From prostitution to hunting ethics, books about Montana
Upstairs Girls: Prostitution in the American West
Upstairs Girls is an engaging account of the Old West’s relationship with the oldest profession in the world. Author and historian Michael Rutter discusses issues of hierarchy, struggle, and codes of decency in western brothels around the turn of the century.
Profiles of infamous ladies of the night such as Calamity Jane and Fanny Porter are intertwined with brutal stories of the Chinese sex trade and abuse. This is a fascinating portrait of the West’s saga of prostitution, addiction and civil rights. (14.95; published by Farcountry Press)
Renowned Composer Philip Aaberg puts scary book to music
A ghost story can raise goose bumps, but when you add some world-class spooky music, it becomes a frightful delight.
The Montana Historical Society Press and composer Philip Aaberg have teamed up to put Ellen Baumler's best-selling book of Montana ghost stories “Beyond Spirit Tailings” to music.
The five-CD set includes four CDs with Baumler reading her stories gathered over the years from across Montana with Aaberg's musical interludes and sound effects adding to the ghostly experience. There also is a single CD featuring
only Aaberg's musical interpretation of the book.
Baumler and Aaberg, who had developed the music to accompany the book, spent three days at his recording studio in Chester, Montana, completing the audio book. It is the Montana Historical Society's first venture into talking books.
Aaberg was a 2002 Grammy Nominee for “Live from Montana,” the 1995 recipient of the Montana Governor's Award for the Arts, soloist with such prestigious symphonies as the Boston Pops, and sold-out performer at concerts across the world. His early days included playing with the "Doobie Brothers," and he was called a "deft, ebullient rocker" by Rolling Stone magazine.
“Philip really put me at ease and masterfully caught the mood of the stories that I have gathered over the years," Baumler said. “Montana is lucky to have someone with his great talent return to his home state and get involved in its history and heritage. It's a great honor to have his music enhance my stories.”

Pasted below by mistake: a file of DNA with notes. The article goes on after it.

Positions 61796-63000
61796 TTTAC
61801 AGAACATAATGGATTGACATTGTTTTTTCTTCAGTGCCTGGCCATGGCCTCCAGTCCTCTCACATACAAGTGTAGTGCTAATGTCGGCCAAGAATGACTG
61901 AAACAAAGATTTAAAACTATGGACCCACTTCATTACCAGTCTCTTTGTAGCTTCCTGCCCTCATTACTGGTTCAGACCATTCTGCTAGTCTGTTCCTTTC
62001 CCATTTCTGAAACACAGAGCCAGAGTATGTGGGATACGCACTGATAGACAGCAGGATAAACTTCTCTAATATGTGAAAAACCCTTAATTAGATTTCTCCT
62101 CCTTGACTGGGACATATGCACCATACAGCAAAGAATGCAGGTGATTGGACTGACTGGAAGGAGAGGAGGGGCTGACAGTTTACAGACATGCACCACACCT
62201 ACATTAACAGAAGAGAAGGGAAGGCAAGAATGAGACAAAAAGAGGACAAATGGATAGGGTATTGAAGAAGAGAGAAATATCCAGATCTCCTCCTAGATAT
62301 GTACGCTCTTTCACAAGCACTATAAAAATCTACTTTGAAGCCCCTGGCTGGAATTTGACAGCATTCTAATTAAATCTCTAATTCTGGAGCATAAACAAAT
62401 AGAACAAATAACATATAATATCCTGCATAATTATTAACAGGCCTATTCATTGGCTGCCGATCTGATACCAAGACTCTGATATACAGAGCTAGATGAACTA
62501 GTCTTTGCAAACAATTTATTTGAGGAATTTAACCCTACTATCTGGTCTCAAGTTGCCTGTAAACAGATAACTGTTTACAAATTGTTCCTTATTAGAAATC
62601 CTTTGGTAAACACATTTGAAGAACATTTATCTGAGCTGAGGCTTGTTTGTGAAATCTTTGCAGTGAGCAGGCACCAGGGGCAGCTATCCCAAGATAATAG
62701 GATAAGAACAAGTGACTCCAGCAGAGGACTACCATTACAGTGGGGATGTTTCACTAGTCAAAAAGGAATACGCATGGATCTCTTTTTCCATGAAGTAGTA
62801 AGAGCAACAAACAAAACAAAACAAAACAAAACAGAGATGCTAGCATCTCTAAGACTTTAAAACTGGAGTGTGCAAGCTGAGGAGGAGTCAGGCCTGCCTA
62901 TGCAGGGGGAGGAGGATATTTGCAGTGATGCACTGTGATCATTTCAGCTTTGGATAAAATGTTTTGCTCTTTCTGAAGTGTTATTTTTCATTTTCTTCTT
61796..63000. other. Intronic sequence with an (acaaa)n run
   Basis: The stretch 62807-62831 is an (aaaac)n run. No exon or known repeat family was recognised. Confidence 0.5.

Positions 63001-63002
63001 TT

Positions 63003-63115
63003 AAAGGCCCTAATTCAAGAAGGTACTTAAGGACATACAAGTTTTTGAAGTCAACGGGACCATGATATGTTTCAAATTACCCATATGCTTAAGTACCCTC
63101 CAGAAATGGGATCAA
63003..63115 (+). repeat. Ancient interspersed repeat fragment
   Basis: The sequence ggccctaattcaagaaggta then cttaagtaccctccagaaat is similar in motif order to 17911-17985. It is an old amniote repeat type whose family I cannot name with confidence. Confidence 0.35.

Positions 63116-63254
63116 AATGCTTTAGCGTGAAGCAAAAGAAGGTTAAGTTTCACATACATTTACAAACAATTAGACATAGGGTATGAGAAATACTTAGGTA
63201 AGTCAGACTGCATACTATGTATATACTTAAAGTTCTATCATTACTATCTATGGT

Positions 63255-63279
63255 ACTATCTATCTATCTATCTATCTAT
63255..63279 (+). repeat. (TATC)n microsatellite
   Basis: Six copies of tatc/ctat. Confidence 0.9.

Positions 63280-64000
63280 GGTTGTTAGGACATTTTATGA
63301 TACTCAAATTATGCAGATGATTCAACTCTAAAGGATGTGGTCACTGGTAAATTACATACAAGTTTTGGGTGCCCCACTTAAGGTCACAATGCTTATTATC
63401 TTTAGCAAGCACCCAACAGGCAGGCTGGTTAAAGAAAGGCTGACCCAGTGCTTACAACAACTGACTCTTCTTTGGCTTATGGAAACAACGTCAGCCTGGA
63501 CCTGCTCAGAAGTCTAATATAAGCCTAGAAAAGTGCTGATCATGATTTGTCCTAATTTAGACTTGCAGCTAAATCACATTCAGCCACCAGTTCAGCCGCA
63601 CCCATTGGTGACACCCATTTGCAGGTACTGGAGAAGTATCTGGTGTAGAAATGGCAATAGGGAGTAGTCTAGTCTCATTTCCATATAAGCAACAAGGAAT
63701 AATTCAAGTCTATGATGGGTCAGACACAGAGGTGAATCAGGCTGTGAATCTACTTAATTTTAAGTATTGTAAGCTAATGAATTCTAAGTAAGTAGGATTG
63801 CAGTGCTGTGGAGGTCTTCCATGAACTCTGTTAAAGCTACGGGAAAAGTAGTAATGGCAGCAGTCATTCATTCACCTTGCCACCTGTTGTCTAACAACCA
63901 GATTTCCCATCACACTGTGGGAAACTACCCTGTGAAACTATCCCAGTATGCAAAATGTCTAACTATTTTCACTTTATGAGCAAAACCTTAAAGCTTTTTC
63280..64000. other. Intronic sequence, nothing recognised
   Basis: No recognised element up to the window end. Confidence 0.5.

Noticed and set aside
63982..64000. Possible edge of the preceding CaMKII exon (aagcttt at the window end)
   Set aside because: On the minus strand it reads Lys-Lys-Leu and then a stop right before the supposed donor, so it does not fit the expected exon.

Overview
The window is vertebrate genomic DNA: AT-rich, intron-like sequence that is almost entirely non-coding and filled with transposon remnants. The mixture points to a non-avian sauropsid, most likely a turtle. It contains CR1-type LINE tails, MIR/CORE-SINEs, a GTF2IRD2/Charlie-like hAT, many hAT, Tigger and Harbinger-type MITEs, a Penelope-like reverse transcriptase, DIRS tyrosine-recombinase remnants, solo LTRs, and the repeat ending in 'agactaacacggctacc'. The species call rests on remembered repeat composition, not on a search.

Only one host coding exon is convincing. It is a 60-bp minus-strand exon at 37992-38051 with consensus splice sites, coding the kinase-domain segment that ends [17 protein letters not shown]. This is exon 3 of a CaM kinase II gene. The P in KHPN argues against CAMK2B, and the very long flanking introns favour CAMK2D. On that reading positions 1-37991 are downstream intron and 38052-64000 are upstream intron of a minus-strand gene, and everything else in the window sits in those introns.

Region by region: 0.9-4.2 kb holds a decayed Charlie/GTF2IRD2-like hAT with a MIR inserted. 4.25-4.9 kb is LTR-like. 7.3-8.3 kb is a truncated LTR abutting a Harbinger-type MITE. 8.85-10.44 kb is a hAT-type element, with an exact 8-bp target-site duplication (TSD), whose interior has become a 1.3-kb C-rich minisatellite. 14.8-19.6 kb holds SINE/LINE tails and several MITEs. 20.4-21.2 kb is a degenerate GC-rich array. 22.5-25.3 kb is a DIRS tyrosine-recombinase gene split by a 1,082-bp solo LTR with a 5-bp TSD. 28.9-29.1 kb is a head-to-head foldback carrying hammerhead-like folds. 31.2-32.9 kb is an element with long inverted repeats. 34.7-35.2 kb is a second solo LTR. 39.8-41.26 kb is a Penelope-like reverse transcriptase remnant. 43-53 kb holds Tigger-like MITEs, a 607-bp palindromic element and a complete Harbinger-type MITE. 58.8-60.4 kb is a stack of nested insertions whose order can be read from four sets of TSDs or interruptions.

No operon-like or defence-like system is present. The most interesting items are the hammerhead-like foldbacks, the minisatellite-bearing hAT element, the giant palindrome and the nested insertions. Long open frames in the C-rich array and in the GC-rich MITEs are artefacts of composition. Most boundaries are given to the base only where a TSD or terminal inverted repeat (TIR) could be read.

Aaberg said he became interested in the project after reading Baumler's book and being moved especially by a tale called “Digging Up the Dead,” which takes place in Helena's Benton Avenue Cemetery. Nurse Mary Dunphy was caring for the two children of R.T. Kuehn, when all three died of diphtheria.
The inscription on the children's tombstone reads "How We Miss Them," which became the title of Aaberg's theme song for the CD.
Over the years people reported seeing the spirits of Mrs. Dunphy and the two children walking through the cemetery.
“It is just the most hauntingly beautiful composition you can imagine,” Baumler said. "Listening to it was like a movie playing in my mind. I could see Mrs. Dunphy and her two little daughters walking hand in hand through time.”
The boxed set of five CDs sells for $25.95, and can be found at bookstores across the state, or ordered directly from the Historical Society.
On the Net: www.montanahistoricalsociety.org
Ethics in the field
Jim Posewitz wrote the book on hunting ethics.
The year 1994 was a critical time in hunting ethics in Montana. It was just after hunters had killed over 500 bison near Yellowstone National Park as the bison migrated out of the park. Anti-hunting activists descended on the bloodied killing fields and a national outcry resulted, the images of bison dying being replayed on national television.
It was time for wildlife managers to take a closer look at the role that sportsmen played in wildlife management; rather than being the merciless killers that anti-hunters made them out to be, hunters were now forced to look closer at themselves and their role in wildlife conservation.
The book “Fair Chase” was what evolved from that situation and from Posewitz, a Helena author and founder of “Orion, the Hunter’s Institute.” His book “Fair Chase” was a resounding success. It sold over 400,000 copies and became a textbook for hunter-education courses in Montana and around the nation.
Now Posewitz, 69, has released another book, “Rifle in Hand: How Wild America was Saved.”